Ophiolites consist of rocks that correspond to the major layers of oceanic plates, which are a deep base of peridotite, a middle layer of gabbro, an upper layer of basalt and a cap of mixed seafloor stuff: red clay, seamounts, volcanic chains and the odd limestone basin here and there. And most of these can be found in Oakland. The peridotite, when seawater reacts with it, turns quickly into serpentinite (but you can see rare remnants in places).

The gabbro, a coarse-grained rock of the same composition as basalt lava that has cooled slowly enough for visible mineral crystals to grow, underlies much of San Leandro and the deep-East Oakland hills.

And the Leona volcanics is a big pile of volcanic ash, shot through with dikes of basalt and now strongly altered, that sat on top.

The Coast Range ophiolite is highly disrupted now. It’s been caught up in millions of years of squeezing, stretching and kneading North America’s western edge — and that was before the San Andreas fault system arose and smeared everything sideways.

A handful of intrepid specialists continue the work that Brongniart started, reassembling and correlating and extrapolating and collecting ever more data. Ophiolites are important in the bigger scheme because some of them are the only pieces of seafloor rock that are older than the present ocean floor (which barely covers the Cretaceous period, back to about 140 million years). But if ophiolites are born poorly organized, unlike proper deep seafloor, attempting a perfect restoration may be an delusion, a will-o’-the-wisp. Our insights may always be a string of fragments, and we may have to let mystery be, but we have to try.

I also wrote this introductory piece about ophiolites for another website, once upon a time.

The Lincoln Square landslide of 1958

10 June 2019

The Lincoln Square shopping center, which I featured in my previous post, has nothing to do with President Lincoln, just as Lincoln Avenue has nothing to do with Honest Abe (it was named for Lincoln Rhoda, son of landowner Frederick Rhoda). It wasn’t on the Lincoln Highway either. Nope, it was named by the prominent citizen and developer, Luther H. Lincoln, on whose land it was built, to honor himself. Admittedly, Lincoln had his own measure of fame from serving as Speaker of the state Assembly in the late 1950s.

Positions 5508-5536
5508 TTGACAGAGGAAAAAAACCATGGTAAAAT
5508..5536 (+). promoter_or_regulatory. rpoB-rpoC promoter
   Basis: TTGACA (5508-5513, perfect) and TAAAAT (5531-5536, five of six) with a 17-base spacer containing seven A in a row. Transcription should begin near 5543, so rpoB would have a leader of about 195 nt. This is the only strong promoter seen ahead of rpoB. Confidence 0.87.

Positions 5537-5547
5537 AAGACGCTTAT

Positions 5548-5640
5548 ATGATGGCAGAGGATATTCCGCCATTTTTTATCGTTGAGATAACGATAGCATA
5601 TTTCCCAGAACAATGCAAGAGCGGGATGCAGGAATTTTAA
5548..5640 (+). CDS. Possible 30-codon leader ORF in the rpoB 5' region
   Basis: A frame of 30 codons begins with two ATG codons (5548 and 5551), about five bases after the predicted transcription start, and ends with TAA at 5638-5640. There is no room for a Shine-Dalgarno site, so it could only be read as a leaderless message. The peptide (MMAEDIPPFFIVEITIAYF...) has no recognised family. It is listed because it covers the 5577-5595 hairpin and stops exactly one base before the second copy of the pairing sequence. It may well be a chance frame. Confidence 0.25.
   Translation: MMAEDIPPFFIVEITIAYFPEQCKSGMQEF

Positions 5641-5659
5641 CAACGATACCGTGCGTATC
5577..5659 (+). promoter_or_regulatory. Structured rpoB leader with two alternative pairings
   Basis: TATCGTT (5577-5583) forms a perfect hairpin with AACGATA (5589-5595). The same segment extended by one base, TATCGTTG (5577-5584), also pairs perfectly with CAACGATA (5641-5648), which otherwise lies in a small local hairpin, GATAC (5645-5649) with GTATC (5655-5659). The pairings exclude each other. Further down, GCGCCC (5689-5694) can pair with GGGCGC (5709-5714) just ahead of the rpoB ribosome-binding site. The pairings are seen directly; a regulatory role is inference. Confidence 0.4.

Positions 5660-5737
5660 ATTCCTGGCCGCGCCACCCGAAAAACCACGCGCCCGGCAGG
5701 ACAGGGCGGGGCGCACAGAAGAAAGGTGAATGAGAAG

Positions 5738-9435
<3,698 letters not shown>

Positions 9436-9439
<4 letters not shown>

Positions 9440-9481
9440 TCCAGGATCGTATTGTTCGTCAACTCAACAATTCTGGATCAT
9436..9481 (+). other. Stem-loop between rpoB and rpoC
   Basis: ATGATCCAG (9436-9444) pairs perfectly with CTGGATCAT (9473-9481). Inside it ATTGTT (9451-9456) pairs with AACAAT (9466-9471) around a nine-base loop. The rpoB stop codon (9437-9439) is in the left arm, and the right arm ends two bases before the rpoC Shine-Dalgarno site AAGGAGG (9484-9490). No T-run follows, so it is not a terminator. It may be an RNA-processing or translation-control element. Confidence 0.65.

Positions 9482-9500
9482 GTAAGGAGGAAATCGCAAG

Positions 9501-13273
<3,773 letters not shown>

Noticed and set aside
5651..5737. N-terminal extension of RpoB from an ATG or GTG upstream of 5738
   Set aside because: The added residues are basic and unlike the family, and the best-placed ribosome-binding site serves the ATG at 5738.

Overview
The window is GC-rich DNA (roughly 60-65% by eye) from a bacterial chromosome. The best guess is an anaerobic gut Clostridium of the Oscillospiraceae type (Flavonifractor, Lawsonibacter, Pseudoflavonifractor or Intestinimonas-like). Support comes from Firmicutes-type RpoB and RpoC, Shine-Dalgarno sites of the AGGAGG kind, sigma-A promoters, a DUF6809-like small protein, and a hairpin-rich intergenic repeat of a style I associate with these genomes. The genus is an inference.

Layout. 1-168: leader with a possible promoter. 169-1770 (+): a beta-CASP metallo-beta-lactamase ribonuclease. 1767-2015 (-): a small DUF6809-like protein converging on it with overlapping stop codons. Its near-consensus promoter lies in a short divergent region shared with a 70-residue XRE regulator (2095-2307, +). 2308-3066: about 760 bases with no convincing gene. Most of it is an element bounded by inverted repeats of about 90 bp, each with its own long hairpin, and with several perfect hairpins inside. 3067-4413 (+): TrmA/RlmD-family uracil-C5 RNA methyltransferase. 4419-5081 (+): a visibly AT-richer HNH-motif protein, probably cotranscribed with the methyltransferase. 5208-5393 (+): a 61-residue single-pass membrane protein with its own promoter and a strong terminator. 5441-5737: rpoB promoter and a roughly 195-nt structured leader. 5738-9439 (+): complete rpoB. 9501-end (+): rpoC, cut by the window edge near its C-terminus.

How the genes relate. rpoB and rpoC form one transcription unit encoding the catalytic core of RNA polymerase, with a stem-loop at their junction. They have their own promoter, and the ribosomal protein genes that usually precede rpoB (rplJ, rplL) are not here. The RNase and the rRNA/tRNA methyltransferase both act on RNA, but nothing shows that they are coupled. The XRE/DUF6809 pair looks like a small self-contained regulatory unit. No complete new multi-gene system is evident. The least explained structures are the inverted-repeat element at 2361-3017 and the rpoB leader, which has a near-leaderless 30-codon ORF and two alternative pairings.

The shopping center, which opened in 1963, sits on the site of a messy, sensational landslide.

When it comes to landslides, the blame usually lies uphill. And in the late 1950s one of Oakland’s largest suburban developments, Crestmont, was under construction on the steep hillside above Lincoln’s land.

The hillside of Crestmont was acquired and developed by Andres Oddstad’s residential construction company. He made his name building whole neighborhoods of “economy homes” in South San Francisco, Pacifica (Linda Mar was his work), Redwood City and other West Bay localities. Crestmont was Oddstad Homes’ big splash in the Oakland market, a luxury development tagged “Riviera of the East Bay.” The ads in the Tribune cried, “Grand, sweeping panoramic views from your home in Crestmont leave you breathless day or night. Here is the charm and freedom of country living only 15 minutes from downtown Oakland!” The redwood-and-stucco houses cost $30,000, a premium price in those days. And the views truly are terrific.

Oddstad worked big and fast, leveraging its economies of scale. This aerial photo shows the state of things in early 1957.